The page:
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The hippopotamus is the next largest land mammal, following rhinos and elephants. Additionally, it is the largest known land artiodactyl. The closest living relatives of the hippopotamids are cetaceans (whales, dolphins, porpoises, etc.), despite the fact that the hippopotamids look like pigs and other terrestrial even-toed ungulates. where they split roughly 55 million years ago. The barrel-shaped torso, wide mouths with large canine tusks, almost hairless bodies, pillar-like legs, and large size make hippos easy to identify: Bulls (males) average 1,500 kg (3,300 lb) and cows (females) 1,300 kg (2,900 lb) as adults. It can run 30 km/h (19 mph) over short distances despite its stocky shape and short legs.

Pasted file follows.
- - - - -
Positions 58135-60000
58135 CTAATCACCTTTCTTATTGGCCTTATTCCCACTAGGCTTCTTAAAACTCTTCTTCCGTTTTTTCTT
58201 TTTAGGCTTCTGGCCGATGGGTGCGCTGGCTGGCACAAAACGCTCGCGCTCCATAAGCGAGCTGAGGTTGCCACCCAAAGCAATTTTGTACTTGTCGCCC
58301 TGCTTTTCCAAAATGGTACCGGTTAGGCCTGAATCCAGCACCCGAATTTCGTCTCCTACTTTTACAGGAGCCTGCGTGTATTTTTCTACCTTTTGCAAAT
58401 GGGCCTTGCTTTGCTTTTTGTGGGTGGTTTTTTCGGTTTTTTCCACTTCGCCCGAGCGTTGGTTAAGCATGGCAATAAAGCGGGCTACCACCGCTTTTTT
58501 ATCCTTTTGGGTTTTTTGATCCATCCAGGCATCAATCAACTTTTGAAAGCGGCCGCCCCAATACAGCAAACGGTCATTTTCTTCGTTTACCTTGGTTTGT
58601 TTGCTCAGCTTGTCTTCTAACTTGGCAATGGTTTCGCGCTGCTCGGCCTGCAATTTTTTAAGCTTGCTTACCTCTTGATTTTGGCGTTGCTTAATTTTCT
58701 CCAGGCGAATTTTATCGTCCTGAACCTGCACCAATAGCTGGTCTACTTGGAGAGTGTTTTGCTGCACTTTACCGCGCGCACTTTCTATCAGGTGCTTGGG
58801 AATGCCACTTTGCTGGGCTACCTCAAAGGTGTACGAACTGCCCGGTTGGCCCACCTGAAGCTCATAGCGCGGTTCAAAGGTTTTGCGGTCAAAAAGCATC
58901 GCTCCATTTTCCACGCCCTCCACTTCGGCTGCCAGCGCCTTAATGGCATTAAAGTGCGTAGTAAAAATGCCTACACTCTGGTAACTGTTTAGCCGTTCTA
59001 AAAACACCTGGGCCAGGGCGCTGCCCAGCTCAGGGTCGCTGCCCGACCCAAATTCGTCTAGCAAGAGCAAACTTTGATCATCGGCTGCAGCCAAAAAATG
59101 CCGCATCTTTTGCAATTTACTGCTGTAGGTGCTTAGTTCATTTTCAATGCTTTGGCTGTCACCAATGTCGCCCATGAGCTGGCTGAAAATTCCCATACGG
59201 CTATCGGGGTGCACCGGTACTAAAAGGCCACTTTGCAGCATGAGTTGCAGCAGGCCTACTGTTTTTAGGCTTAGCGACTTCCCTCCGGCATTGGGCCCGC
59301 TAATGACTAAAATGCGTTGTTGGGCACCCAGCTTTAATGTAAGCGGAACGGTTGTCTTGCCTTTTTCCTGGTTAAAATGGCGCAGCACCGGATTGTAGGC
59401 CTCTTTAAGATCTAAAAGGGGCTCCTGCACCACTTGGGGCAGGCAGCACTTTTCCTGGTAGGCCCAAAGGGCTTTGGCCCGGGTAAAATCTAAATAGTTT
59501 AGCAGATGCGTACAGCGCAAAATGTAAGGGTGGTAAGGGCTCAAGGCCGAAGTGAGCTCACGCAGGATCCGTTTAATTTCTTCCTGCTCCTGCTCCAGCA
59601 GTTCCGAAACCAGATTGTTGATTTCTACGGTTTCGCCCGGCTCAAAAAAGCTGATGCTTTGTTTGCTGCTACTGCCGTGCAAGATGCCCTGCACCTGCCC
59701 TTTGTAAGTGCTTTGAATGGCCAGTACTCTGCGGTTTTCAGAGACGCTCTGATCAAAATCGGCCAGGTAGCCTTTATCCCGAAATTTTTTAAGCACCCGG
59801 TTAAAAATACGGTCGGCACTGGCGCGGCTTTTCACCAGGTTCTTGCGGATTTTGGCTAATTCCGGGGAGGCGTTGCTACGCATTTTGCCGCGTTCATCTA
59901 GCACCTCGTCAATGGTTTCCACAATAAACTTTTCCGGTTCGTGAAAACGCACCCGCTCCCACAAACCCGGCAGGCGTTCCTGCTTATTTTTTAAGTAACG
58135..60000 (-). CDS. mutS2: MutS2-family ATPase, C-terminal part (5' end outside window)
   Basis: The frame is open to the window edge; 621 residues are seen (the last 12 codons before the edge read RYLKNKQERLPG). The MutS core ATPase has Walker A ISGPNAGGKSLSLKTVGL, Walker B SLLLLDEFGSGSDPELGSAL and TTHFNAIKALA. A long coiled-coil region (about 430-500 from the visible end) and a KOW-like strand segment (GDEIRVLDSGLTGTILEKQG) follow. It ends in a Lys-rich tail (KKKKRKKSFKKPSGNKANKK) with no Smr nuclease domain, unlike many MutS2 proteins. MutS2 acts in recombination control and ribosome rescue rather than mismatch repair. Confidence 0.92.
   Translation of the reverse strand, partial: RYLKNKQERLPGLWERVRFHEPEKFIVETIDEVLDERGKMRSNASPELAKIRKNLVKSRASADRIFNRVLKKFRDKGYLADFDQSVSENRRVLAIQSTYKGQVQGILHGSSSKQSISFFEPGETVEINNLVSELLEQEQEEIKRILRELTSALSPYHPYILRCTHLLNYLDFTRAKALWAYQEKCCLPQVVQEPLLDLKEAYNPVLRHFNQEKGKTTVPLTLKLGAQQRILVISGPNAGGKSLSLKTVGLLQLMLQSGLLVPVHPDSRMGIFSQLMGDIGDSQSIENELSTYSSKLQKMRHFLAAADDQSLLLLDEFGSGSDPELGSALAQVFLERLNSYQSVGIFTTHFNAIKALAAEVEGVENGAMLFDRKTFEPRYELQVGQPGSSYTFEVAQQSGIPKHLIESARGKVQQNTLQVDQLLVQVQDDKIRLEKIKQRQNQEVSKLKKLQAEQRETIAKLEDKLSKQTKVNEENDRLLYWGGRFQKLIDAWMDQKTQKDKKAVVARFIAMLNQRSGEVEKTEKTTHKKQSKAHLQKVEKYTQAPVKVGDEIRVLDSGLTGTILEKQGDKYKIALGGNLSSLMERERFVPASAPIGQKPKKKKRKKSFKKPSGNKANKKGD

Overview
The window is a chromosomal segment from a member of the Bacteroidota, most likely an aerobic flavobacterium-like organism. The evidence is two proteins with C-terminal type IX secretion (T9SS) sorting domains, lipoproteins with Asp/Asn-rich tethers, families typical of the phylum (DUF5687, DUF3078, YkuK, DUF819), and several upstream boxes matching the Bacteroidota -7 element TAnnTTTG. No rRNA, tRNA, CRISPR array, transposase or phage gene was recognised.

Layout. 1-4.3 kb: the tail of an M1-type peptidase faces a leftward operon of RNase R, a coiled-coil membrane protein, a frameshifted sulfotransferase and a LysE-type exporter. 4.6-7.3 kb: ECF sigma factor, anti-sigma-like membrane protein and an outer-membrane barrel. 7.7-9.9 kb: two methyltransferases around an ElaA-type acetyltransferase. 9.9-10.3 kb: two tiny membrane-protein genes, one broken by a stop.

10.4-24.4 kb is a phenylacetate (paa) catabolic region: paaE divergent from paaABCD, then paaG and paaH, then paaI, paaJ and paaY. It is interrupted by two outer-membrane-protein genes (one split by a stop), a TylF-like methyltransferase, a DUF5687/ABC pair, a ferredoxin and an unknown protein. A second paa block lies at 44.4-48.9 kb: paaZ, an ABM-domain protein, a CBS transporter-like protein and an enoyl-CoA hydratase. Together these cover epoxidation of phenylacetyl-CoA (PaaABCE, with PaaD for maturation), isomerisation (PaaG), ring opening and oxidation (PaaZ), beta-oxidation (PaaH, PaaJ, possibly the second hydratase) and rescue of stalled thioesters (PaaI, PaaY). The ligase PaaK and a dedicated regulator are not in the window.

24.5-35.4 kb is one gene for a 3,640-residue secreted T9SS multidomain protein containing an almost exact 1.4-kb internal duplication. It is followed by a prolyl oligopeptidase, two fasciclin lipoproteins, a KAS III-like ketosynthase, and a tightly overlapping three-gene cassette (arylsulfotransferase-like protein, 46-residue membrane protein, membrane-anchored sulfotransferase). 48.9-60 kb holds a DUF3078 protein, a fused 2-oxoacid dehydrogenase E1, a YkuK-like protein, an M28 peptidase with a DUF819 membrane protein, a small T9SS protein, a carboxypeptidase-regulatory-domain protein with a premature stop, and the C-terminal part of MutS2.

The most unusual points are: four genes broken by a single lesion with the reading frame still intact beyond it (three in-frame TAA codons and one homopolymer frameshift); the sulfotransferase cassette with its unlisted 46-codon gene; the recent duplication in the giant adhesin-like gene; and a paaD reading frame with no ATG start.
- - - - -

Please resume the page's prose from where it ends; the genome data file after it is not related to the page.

Mangrove swamps, rivers, and lakes are home to hippos. Each territorial bull oversees a group of five to thirty cows and calves and a stretch of water. In the water, both mating and birth take place. Hippos stay in water or mud during the day to keep cool, then emerge at dusk to graze on grasses. While hippos rest close to one another in the water, grazing is a solitary activity, and on land, hippos rarely exhibit territorial behavior. Due to their aggressive and unpredictable nature, hippos rank among the world’s most dangerous animals. They face threats from habitat loss and ivory (canine teeth) poaching for their meat.